Farm Online

Dual arms bolster Angus business

DATA: With a conception to plate philosophy, Gilmandyke Pastoral, Orange, NSW has established a deep database of breeding figures used to drive selection in both the commercial herd and the stud operation.

This is branded content for Gilmandyke Pastoral.

TO use a sporting term, Gilmandyke Pastoral puts its money where its mouth is.

While many cattle studs spruik traits and bull structure to clients promising big gains, the central western NSW Angus business puts the emphasis on its commercial cattle herd first, supported by its stud.

In fact, the stud grew out of a requirement to provide suitable bulls for the commercial operation.

Gilmandyke Pastoral is based on the historic property Kangaroobie, 13km from Orange on the Mitchell Highway towards Dubbo.

It covers five holdings across the Central West of NSW, including properties at Rockley, Molong, and Harden.

It draws its name from the famous creek that ran through the family's first property in Triangle Flat which began in 1971 by Belinda Bateman and her late husband, Edmund.

But its the motto, "always commercially focused", which gives a true indication of its strength.

Stud born from commercial need

The stud narrows in on the maternal lines that produce the bulls used in its own commercial herd as well as those sold to clients.

Afterall, females are the profit drivers in the breeding operation, according to the Gilmandyke philosophy.

The Angus operation is based on cows from the Narrangullen dispersal sale.

The focus remains on structure, doing-ability and fertility.

COOPERATION: Gilmandyke Pastoral general manager Wade Peatman says the commercial and the stud operations work closely with each other.

General manager Wade Peatman says the stud was basically developed to breed a desired article for the commercial herd.

"Eventually we started breeding our own bulls and it developed on from that," he said.

"We've always had a commercial operation."

It's what gives it a key difference.

"We are out there to prove the product on our own country first," Mr Peatman said.

The cow herd has developed into what it is today with the strength of such families as the Bonney, Eutesca, Emillesque and more recently Dream and Bara families.

This is hard data in a commercial operation so we find it's got a lot more weight behind it.

- Wade Peatman, general manager, Gilmandyke Pastoral, Orange, NSW.

The stud herd is guided and driven by its own need to produce highly functional commercial females that perform both maternally in the paddock while producing high performance to the farm gate.

Backing the selection process has been an intense data collection strategy running for many years.

According to Mr Peatman, this "conception to plate" traceability makes it possible to sell cattle according to a client's individual, specific wants.

For example, a purchaser looking to sell weaners at six months of age will be guided to a specific bull.

"We track every element," he said.

"We do a huge amount of measurement in that degree.

"Within our commercial herd, we have sire identified probably 70 per cent of our calves these days and we will track them through their entire life; how they grow, what weight gains they do, to how many females we retain.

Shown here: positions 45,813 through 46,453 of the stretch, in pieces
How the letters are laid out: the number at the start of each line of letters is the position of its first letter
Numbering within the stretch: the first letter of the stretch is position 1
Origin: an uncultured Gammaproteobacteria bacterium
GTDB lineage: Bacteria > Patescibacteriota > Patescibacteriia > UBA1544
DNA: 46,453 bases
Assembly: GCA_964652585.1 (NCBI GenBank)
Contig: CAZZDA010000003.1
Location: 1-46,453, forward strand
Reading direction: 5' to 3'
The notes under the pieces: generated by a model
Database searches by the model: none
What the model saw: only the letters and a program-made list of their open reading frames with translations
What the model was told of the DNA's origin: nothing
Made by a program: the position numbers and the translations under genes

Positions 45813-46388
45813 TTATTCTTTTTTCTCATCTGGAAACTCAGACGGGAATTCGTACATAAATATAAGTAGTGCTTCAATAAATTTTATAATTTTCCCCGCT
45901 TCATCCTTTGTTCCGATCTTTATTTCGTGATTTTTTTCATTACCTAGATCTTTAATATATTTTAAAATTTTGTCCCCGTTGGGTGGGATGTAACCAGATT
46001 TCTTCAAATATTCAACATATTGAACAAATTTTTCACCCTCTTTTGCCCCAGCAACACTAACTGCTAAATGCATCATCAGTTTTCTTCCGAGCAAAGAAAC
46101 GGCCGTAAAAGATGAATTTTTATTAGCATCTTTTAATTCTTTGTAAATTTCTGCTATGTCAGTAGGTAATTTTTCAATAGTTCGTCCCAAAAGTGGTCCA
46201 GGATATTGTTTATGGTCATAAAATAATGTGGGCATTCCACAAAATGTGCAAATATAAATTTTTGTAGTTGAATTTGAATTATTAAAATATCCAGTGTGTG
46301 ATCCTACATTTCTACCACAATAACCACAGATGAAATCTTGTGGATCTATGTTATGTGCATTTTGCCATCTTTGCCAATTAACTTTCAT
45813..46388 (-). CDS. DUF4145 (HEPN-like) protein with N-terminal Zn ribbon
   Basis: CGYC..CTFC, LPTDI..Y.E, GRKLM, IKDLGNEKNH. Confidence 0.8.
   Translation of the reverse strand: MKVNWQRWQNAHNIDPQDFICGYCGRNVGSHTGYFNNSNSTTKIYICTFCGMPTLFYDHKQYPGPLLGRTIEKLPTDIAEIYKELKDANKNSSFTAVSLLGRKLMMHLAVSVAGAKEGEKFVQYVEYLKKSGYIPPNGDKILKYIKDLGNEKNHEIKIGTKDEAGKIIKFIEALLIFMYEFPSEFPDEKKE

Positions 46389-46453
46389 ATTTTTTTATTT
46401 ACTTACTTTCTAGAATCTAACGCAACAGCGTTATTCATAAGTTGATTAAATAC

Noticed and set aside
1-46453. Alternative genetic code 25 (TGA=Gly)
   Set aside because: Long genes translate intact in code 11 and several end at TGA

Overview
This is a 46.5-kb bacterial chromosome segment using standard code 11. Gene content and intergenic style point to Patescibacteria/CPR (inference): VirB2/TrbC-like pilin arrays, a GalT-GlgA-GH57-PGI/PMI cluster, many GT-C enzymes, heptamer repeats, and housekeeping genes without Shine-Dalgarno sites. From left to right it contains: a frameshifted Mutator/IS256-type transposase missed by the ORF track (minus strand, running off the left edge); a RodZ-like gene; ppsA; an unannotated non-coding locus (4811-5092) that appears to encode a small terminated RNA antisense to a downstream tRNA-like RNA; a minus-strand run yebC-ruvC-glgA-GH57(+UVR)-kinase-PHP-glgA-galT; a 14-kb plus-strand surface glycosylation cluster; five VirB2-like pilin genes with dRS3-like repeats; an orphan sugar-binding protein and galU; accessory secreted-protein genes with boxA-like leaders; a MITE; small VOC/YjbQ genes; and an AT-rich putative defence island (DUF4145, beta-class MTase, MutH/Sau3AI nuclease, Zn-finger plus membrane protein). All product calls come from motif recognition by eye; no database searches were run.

"So we get a really good picture of what a bull is doing for our herd.

"This is hard data in a commercial operation so we find it's got a lot more weight behind it."

He said all studs are looking to have a "nice shiny-looking bull" but when a producer starts looking at flow-on results like conception rates versus how many retained females and the carcase data, extra details prove valuable.

"We track our animals not only on-farm but we also get the kill data from the feedlots we sell into," he said.

Cooperation key to dual operations

THE two arms of Gilmandyke Pastoral work closely together with a stud manager and a commercial manager in constant communication.

Mr Peatman said the commercial manager is the number one client.

"He takes 20 bulls out of the system every year so it's very important to get that right," he said.

There is a challenge in creating the right mix between maternal strength and commercial performance with strong maternal lines in highly fertile, functional females on one side and high value output performance on the other.

The genetics are tested and refined through the commercial herd of 2800 cows.

"We try and see the value in every female," Mr Peatman said.

"Obviously there are going to be some that don't make it for whatever reason.

"The whole operation is 100pc self-replacing.

"So that puts huge emphasis on our females and the importance of that they can go in calf and rear a calf.

INFO: Gilmandyke Pastoral tracks every element of each animal's growth, providing both the commercial herd and stud with a huge amount of data to base selection on.

"Traits like producing a live calf, that phenotype we are looking for, weight gains, carcase quality through to the other end."

The stud operation has about 500 cows within it, however some are there purely as embryo recipients.

The commercial cattle are turned off to the feedlot market with the destination dependent on prices offered.

That said, about 90 per cent of Gilmandyke Pastoral steers have gone up to the Kerwee Feedlot on Queensland's Darling Downs in the past five years.

From there they go into a 200-day longfed program which is on high end feed, ready to go into Japan.

Mr Peatman said the operation had had a "huge spring" resulting in plenty of grass heading into winter.

This is branded content for Gilmandyke Pastoral.